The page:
Most of us have a pile of business cards that we’ve collected from networking and other meetings, whether the pile is in the desk drawer, in a folder or scattered across various locations.
A clear out of my office at the weekend brought my own advice to the fore.
I found a pile of business cards in a tray, in addition to the growing mound on my desk. In the spirit of cleansing my office, it was time to tackle them! I sorted through, looking at each one and making an instantaneous decision between ‘keep’ and ‘bin’. The ‘keep’ pile was significantly smaller.
If you are someone who has given me their card, you may now question which pile yours joined. However, if it was ‘bin’, that is not necessarily a bad thing.
The sorting was done subconsciously. Afterwards, I reflected on what rationale I’d used to decide each card’s destination.
The conclusion I came to was that it reflected a little decision tree in my head. ‘Keep’ meant the card belonged to someone I could recall and importantly liked, they were definitely positively memorable at networking. Therefore, even if I couldn’t see a future way we could help one another or work together, it stayed. It means I want to keep up a connection with that person and indeed will contact them again.
The ‘bin’ pile was slightly more complicated. On the positive, it was people who I am now connected to in some other way e.g. LinkedIn, email so I know how to find them if/when appropriate. I also realised, those people are those who are positively memorable to me (and therefore I like).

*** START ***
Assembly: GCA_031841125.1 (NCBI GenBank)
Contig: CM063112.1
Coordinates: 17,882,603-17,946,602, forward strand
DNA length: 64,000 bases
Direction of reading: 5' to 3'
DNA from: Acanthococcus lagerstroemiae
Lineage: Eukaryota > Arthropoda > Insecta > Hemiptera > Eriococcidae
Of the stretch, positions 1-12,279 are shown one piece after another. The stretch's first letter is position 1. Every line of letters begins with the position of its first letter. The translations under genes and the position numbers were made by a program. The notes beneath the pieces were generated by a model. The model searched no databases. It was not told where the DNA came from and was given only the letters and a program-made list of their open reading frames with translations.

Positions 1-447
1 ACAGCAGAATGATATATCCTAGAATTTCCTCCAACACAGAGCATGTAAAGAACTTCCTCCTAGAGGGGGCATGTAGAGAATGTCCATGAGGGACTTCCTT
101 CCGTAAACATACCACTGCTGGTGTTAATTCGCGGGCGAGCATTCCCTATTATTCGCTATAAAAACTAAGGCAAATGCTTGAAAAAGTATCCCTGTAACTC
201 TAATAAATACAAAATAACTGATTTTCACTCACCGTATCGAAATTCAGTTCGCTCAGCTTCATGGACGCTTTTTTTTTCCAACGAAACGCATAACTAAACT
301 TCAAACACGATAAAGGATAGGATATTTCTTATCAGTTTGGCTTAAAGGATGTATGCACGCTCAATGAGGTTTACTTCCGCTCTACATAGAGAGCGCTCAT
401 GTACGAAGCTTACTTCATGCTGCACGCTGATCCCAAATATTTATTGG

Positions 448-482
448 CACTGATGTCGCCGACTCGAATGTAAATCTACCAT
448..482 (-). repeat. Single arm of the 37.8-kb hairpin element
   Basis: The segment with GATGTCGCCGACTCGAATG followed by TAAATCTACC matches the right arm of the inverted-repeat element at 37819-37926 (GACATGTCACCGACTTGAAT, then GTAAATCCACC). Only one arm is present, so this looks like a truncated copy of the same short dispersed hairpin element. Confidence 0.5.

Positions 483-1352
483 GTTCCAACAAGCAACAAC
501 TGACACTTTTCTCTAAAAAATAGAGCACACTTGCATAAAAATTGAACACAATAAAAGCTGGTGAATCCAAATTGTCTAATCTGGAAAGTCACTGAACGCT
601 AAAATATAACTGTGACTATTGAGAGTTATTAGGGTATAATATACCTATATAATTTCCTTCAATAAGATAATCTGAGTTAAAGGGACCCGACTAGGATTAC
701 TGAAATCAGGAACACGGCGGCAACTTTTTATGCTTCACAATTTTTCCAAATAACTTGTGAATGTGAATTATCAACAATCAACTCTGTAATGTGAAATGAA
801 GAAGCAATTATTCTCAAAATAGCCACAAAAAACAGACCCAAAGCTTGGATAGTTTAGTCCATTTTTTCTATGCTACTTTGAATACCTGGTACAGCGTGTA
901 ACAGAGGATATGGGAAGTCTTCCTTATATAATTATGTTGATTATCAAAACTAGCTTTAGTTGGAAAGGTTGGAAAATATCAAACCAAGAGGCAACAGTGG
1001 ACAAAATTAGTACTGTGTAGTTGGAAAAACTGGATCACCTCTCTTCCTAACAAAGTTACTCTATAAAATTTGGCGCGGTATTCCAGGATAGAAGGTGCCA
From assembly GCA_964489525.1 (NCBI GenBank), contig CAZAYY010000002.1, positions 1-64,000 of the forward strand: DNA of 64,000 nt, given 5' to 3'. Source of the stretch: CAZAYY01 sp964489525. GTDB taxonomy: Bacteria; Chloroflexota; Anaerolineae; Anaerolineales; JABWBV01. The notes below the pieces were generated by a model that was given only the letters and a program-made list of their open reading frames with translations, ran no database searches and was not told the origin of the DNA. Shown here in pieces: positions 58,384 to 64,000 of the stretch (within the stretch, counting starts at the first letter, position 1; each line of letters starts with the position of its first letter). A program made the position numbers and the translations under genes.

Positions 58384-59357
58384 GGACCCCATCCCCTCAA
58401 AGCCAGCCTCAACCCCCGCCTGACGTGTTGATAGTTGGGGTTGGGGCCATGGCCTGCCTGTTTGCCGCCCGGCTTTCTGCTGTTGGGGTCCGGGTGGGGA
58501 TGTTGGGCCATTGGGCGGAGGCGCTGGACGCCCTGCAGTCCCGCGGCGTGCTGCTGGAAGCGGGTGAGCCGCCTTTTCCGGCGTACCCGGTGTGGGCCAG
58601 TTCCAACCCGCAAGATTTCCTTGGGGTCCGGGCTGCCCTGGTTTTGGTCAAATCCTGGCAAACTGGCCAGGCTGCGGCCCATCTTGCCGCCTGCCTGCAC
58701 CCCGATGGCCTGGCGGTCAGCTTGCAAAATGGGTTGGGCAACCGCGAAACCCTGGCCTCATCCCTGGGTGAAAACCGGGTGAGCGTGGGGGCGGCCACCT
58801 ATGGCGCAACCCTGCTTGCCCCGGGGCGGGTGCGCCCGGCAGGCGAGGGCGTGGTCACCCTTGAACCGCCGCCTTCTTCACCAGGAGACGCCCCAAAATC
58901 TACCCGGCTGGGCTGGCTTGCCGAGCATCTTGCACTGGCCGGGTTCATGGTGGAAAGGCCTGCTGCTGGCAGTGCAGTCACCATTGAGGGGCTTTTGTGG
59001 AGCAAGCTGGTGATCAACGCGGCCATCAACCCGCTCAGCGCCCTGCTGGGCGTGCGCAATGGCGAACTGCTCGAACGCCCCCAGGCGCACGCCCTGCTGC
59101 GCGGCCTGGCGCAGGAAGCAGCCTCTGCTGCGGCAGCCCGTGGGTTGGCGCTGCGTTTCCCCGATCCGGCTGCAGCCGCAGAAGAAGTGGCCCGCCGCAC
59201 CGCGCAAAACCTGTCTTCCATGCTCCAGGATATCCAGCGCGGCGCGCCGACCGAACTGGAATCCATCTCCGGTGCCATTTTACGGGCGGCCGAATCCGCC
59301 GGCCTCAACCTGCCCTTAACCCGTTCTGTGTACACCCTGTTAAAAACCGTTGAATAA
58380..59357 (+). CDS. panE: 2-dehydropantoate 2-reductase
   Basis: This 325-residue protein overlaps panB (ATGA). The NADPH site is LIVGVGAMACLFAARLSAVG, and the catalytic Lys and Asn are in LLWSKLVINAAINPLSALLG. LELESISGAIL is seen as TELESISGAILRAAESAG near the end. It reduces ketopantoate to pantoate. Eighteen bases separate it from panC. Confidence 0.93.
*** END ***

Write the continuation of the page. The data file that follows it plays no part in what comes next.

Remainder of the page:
The others are people that I cannot recall at all or I can but am not inclined to be connected to them in any more meaningful way than on LinkedIn (that is not saying that LinkedIn can’t be meaningful!).
So you can see that the ‘bin’ pile is not necessarily negative!
What this emphasised (just in case I ever doubted it) is the importance of following up (my part as well as theirs) and being positively memorable!
Many of those who were binned were ‘card thrusters’ i.e. Forced their card on me and in so doing were negatively memorable or not memorable at all.
So remember:

  • To be positively memorable at networking
  • To build relationships not just give out your business cards
  • To follow up where appropriate

To read my complete guide to networking at events click here.

How about your pile of business cards? Is it time to tackle them? My goal is to keep the pile smaller and sort it regularly. Are you positively memorable at networking?
Make sure your card and others are a useful tool at the start of a potential relationship, rather than a piece of clutter! Importantly, focus on being positively memorable.
If you’d like help with your networking strategy (including following-up) and being positively memorable, click here to book a no obligation 30 minute Career Booster conversation to see if/how I can help.

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